View Full Version : Adventure Game: Fun For Non-OotS Types?
02-17-2012, 07:04 PM
So I had been contemplating the possibility of getting the OoTS Deluxe Adventure Game from the Kickstarter drive, when I noticed today that my Friendly Local Game Store has a copy for sale. Since I'm very much in favor of supporting my FLGS, I was thinking about buying it, but I'm not entirely sure yet.
I'm going to be packing off to college in the fall, and what I want to know is; would the Adventure Game still be fun for regular geeky types who have never read the Order of the Stick? I'm sure I'll end up meeting a few people who are fans, but I can't guarantee a ready supply of players well versed in the intricacies of the OoTS universe. Will people still enjoy it if they don't really know who the characters are, as long as they have a basic understanding of fantasy tropes and character archetypes?
Sorry if this ought to have been put in the Adventure Game forum, but it looks pretty dead. :smallredface:
02-17-2012, 08:54 PM
I have been wondering the same thing. The Sticky Shticks inspired me to grab them while they were available but I'm wondering if my friends would find it enjoyable. They're well versed in fantasy gaming of varied schools but I think I'm the only Stick fan in the group. So, do you need to know Elan is a ditzy bard, Belkar is an amoral psychopath and such to have fun with it, or is it awesome even knowing nothing about the Order?
02-17-2012, 09:17 PM
I recently bought the OOTS board game. I'm the only person I know in RL who likes OOTS, but I've played the game once with my family, and several times with just me and my wife.
Family game: Was me (an RPG nerd and longtime follower of OOTS), my brother (videogame RPG nerd, knows nothing of OOTS), and my Dad (not into RPG games at all). Everyone enjoyed it, everyone laughed.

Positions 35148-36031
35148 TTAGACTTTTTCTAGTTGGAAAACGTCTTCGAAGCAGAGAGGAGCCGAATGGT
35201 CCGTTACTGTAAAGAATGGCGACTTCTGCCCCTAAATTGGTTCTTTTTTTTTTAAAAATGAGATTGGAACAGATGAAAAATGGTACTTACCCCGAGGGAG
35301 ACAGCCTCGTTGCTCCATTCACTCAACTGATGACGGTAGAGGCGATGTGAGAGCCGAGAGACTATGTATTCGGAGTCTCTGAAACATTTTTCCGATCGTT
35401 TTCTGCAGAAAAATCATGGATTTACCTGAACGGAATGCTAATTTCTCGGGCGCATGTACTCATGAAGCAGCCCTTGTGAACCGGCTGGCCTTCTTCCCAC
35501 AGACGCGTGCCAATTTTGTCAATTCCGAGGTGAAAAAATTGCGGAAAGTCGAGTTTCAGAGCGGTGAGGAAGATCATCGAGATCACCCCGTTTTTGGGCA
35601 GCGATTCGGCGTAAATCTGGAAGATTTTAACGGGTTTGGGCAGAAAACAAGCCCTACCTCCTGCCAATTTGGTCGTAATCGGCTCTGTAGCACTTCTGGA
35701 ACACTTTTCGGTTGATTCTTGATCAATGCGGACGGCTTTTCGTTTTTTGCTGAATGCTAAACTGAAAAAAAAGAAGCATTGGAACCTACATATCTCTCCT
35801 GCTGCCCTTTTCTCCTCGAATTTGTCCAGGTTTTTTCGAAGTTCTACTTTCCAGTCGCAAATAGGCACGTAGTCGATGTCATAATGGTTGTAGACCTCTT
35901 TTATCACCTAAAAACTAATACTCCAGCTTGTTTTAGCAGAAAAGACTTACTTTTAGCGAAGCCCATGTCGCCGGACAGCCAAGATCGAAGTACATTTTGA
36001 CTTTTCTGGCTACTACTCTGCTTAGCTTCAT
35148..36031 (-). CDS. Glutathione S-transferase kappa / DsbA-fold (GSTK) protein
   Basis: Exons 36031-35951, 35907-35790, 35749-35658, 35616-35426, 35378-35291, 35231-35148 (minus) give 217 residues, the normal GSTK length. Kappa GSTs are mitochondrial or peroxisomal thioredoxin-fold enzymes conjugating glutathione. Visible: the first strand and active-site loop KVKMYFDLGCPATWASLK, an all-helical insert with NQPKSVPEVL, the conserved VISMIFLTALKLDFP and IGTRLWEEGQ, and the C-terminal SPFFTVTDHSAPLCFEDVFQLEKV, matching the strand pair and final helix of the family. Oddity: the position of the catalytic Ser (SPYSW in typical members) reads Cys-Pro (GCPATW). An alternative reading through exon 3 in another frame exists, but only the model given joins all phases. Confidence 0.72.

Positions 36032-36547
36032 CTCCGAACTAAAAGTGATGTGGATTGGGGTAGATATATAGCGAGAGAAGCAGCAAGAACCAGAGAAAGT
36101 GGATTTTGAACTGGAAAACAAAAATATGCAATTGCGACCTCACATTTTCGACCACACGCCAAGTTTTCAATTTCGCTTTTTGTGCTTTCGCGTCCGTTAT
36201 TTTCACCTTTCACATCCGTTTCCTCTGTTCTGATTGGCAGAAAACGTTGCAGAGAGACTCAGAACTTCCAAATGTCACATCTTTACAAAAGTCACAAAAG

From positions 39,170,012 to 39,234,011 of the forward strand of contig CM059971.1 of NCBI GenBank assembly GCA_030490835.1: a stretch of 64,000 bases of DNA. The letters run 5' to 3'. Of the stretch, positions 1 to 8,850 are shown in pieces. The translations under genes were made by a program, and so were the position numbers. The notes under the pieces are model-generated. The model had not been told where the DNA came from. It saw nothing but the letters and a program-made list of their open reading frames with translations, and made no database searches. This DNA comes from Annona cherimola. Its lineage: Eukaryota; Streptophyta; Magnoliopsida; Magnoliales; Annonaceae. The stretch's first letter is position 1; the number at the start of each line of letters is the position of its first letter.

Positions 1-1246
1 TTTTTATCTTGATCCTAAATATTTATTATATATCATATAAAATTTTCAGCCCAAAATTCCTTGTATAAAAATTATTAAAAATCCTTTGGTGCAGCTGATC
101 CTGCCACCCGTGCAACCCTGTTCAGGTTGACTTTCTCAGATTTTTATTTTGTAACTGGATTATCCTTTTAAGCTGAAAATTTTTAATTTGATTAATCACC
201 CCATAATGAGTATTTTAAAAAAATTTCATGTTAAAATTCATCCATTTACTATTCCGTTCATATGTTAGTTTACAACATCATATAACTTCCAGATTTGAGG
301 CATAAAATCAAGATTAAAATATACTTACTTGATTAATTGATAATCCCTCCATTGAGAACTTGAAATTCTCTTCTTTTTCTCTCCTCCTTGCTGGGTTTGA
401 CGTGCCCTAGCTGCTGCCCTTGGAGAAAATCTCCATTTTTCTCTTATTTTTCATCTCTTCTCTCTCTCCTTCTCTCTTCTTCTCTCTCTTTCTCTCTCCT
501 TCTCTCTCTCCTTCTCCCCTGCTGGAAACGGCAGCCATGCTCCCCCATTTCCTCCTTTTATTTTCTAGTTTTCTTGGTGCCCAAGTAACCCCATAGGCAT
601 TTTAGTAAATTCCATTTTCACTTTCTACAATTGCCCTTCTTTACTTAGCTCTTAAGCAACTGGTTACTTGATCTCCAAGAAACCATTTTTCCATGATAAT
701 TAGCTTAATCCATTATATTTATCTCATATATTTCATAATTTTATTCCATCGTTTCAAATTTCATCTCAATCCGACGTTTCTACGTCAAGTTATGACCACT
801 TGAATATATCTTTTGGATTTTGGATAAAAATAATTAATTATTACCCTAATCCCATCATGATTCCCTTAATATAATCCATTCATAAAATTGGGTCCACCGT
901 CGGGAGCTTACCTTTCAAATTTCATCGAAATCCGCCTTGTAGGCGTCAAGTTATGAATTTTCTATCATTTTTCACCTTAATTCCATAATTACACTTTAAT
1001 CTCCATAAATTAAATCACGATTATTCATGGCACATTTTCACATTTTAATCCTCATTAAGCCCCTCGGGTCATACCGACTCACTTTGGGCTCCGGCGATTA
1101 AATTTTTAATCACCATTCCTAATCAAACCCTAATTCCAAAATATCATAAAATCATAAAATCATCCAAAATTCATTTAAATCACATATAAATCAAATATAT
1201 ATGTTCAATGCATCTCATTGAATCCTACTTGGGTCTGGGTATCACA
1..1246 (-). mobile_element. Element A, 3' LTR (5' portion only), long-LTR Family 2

Gaming with Wife: She knows nothing of gaming, is not a nerd in any way (grew up in a sports oriented family actually) and she LOVES it! She doesn't get all the jokes, but that's mostly comes from not knowing about RPGs (which lets me fill her in on the hobby a bit :smallbiggrin: ) But she still has lots of fun (and has beaten me 2 out of the 3 games we've played...)
tl;dr: Don't worry, anyone can enjoy the game. Even if they don't know a thing about RPGs (though I'd say being a little nerdy and liking RPGs certainly help).
02-18-2012, 07:47 PM
Thanks for the input, Shivore. :smallsmile:
02-22-2012, 09:04 AM
people need a basic idea of D&D stereotypes or fantasy type to enjoy the atmosphere the game creates. Just make sure the first game is super short since the fun wears out faster to this type of gamer than otherwise.
02-23-2012, 03:54 PM
The kickstarter event has really tempted me to try out the game as well! I know my local comicstore got the deluxe version (which is tons cheaper than the drive as it won't have to ship to Denmark) but I am still getting the extra cards from the kickstarter event, just to be sure, in case I get the game.
I'd end up playing it with my brother who's read some OotS and then.. don't know.. my sisters or gf who are all hopeless when it comes to geeky stuff :smallannoyed:
Is the game still fun when only two players?
02-24-2012, 10:36 AM
Is the game still fun when only two players?It's quite unbalanced towards the fighting chars rather the supporting chars. You can get a gig out of it with some house rules, like using teams instead of one char each.
Maybe the shortening brings new stuff that pans this out, I wouldn't know though.
02-29-2012, 12:28 PM
I've found that I've been able to play several games with non-OotS fans, or RPG fans in general. I think the repeat play value might be lower for these folks, but you never know. Keeping the first game short is a great idea, and can be accomplished by starting with more shticks, treasure and reducing the number of floors to 3 (2 regular, plus Xykon's lair). Maybe allow all 4 of the original starting shticks for everyone, or allow the normal three and then draw the top 1 or 2 from the deck after shuffling.